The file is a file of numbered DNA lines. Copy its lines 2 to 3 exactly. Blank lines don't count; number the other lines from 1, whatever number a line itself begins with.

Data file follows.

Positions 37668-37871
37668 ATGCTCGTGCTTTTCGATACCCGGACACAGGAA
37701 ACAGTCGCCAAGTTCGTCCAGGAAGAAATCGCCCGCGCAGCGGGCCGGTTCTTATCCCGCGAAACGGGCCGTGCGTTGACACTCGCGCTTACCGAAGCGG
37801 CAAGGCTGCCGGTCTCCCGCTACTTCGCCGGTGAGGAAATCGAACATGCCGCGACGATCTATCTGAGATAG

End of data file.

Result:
37668 ATGCTCGTGCTTTTCGATACCCGGACACAGGAA
37701 ACAGTCGCCAAGTTCGTCCAGGAAGAAATCGCCCGCGCAGCGGGCCGGTTCTTATCCCGCGAAACGGGCCGTGCGTTGACACTCGCGCTTACCGAAGCGG